Within the 5.1 million-acre (2.1 million-hectare) Maya Biosphere Reserve, created by UNESCO in 1990 is Tikal National Park, El Zotz and Naachtún-Dos Lagunas Biotopes (Uaxatún), Yaxhá-Nakum-Naranjo National Park, and El Mirador National Monument—along with some 200 other Mayan ruins, mountains, rivers, cenotes, hiking trails, and lakes including Lake Petén Itza, gateway to the reserve.More
Seibal (Ceibal)

Seibal (Ceibal)

One of the best-preserved Mayan cities in Petén, the elevated ruins of El Ceibal peer out over the Pasión river. The site’s elegant ceremonial structures date to 900 BC, the earliest in the Mayan world, and remarkably detailed altars and stelae were carved after AD 800, when the rest of the empire had already collapsed.More


This small city on the southern shore of the Pasión River (Río La Pasión is a popular jumping-off point for travelers. Explore nearby Maya remains, including the ruins at Aguateca, Ceibal, and Dos Pilas, and go wildlife-viewing in the dense jungle, home to howler monkeys, iguanas, and other wildlife.More
Aguateca Archaeological Site

Aguateca Archaeological Site

Mayan archaeological site Aguateca sits atop a hill along the coast of the Petexbatún Lagoon in Guatemala’s Peten department. Hastily abandoned after an attack around 830AD, the city has a ghost town ambiance reminiscent of Pompei. Penned in by a defensive wall are some 700 structures including royal and elite residences and a grand plaza.More

All about Petén

When to visit

The best time to visit Petén, Guatemala is during the dry season from November through April, as opposed to the wet season that runs from May to October. Petén’s tropical climate means it's hot and humid most of the year, but the heavy downpours of the rainy season make certain parts extremely muddy—especially around the Maya archaeological sites such as Tikal. It’s also the worst time to brave the long hike to El Mirador.

Getting around

The majority of attractions in Petén are near Flores and Lake Petén Itzá in the center of the region. Due to the limited number of settlements, most of Petén is well connected by public buses and tourist shuttles. Bigger towns and cities such as Flores have plenty of tuk-tuks, taxis, and options to rent cars, although most travelers tend to join either private or group tours out to Tikal and other Maya archaeological sites. Convenient combo packages often include transport, guides, and admission tickets.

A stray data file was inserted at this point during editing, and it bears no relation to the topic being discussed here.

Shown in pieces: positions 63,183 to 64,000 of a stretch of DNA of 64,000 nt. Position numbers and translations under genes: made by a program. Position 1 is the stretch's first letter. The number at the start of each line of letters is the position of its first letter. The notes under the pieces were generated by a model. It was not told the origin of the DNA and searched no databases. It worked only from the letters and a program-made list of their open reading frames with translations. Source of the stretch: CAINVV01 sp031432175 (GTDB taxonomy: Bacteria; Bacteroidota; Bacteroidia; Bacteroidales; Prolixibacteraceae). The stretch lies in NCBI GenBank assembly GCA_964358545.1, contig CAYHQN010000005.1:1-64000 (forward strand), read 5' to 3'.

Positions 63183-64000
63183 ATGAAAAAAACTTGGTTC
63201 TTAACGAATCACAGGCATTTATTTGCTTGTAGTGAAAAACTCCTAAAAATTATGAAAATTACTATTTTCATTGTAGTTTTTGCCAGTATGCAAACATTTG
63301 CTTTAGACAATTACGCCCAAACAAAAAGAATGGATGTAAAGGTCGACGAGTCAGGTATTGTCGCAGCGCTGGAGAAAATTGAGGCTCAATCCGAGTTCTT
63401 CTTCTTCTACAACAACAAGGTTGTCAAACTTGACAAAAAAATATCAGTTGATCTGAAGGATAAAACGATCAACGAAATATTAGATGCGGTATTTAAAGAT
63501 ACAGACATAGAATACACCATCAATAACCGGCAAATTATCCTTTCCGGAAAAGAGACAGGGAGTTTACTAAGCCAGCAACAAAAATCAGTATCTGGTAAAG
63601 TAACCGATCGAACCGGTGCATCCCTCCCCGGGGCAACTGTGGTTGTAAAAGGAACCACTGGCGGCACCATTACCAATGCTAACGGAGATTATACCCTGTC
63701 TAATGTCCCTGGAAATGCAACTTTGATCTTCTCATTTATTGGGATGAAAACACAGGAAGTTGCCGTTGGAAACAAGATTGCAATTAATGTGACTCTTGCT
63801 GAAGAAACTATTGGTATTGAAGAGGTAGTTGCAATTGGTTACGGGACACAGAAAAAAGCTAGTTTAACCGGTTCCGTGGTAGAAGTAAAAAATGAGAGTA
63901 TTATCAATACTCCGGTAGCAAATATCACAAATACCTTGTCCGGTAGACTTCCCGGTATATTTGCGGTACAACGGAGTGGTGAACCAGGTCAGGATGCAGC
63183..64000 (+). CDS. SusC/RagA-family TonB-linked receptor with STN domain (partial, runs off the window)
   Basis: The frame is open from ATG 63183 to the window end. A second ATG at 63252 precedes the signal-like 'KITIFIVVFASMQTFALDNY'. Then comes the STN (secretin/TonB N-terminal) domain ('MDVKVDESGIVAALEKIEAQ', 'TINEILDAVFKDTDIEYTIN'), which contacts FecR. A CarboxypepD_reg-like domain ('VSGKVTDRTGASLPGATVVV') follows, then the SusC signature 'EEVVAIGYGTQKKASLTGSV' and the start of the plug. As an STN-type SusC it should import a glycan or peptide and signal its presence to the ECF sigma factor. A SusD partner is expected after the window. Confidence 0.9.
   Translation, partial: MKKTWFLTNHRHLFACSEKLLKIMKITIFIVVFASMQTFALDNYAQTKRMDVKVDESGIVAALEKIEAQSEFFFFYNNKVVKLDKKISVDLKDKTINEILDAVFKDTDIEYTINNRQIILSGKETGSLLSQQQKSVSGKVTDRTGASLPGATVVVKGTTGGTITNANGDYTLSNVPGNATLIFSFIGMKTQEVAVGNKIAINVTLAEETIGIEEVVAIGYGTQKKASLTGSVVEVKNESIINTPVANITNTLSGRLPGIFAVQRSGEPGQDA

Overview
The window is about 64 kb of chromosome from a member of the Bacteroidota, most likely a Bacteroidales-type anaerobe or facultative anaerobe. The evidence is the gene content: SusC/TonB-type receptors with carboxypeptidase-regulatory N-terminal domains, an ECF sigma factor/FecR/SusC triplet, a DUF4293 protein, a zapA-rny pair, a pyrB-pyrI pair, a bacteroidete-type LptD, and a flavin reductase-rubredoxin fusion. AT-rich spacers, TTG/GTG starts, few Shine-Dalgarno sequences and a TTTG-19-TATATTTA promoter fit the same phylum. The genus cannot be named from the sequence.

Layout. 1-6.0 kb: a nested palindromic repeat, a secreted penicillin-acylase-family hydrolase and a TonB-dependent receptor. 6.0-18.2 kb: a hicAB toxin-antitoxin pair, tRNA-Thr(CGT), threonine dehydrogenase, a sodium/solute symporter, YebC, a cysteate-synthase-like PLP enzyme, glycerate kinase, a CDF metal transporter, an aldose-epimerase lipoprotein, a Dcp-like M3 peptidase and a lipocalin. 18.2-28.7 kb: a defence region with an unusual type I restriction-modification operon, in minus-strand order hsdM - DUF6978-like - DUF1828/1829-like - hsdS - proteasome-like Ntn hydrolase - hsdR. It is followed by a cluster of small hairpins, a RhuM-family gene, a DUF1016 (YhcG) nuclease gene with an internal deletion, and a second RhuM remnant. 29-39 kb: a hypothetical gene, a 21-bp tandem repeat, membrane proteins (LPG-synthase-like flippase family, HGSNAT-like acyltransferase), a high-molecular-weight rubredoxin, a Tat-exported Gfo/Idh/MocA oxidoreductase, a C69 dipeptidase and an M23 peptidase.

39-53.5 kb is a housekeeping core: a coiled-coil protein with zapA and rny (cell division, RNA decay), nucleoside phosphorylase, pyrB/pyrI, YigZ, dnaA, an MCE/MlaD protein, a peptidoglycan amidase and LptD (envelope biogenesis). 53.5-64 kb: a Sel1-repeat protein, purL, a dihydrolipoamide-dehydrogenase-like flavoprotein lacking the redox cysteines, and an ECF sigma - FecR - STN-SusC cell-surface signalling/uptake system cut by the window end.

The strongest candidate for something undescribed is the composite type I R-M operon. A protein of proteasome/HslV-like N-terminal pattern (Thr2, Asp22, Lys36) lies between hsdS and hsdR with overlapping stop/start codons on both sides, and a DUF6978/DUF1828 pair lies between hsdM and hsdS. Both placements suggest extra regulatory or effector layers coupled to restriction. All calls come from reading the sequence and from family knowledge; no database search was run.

Traveler tips

While Flores and Tikal are two of the most popular places in Petén, there are several hidden gems. These include Poptún, a small town in eastern Petén known for its caves and lagoons, and Sayaxché, a popular jumping-off spot for travelers heading to the Maya ruins of Aguateca, Ceibal, Punta de Chimino, and Dos Pilos. East of Flores, you can also visit more historic Maya sites, including Yaxhá, Topoxté, Nakúm, and La Blanca, which you’ll find between El Remate and the Belize border.


People Also Ask

What is Petén, Guatemala known for?

The birthplace of the Maya civilization, Petén is filled with ancient Maya cities, sites, and temples. Although Tikal is the most famous, there are plenty of others too, including Yaxhá, El Mirador, and the island town of Flores, which is built atop a historic Maya stronghold.

What is there to do in Petén, Guatemala?

There are lots of things to do in Petén, Guatemala, including visiting ancient Maya sites, exploring Flores, kayaking around Lake Petén Itzá, wildlife-spotting, horseback riding, and ziplining through the tree canopy. Adventurous travelers can even take a 5-day trek or helicopter flight to El Mirador, a mysterious pre-Columbian Maya site.

How long do you need in Petén, Guatemala?

Aim to spend at least 2-3 days in Petén, Guatemala. If you’re short on time, it’s worth spending one day exploring Tikal and one day in Flores. If you have a little longer, you could also stay overnight at Tikal, check out El Remate, and visit other Maya sites such as Yaxhá.

Is it worth visiting Petén, Guatemala?

Yes, it’s well worth visiting Petén, Guatemala. While the main highlight of the historic Maya heartland are the temples of Tikal, there’s plenty more to see in this lush forested region too—top picks are Flores, Lake Petén Itzá, and spotting howler monkeys, toucans, coatimundi, and jaguars in the jungle.

What is the best way to get to Petén, Guatemala?

The northernmost region in Guatemala, Petén is accessible by plane, bus, tourist shuttle, taxi, or private vehicle. If you’re limited on time, you might find flying into Flores the best option. Traveling there by road can take a long time, especially if you’re coming from Antigua or Guatemala City in the south.

What animals can I find in Petén, Guatemala?

Petén is not only home to some of the most incredible historic sites in the Maya world, but it’s also home to the Maya Biosphere Reserve. This wildlife haven harbors an incredible array of animals, including monkeys, coatimundi, toucans, wild turkeys, jaguars, tapir, ocelots, and thousands of species of insects and butterflies.

Frequently Asked Questions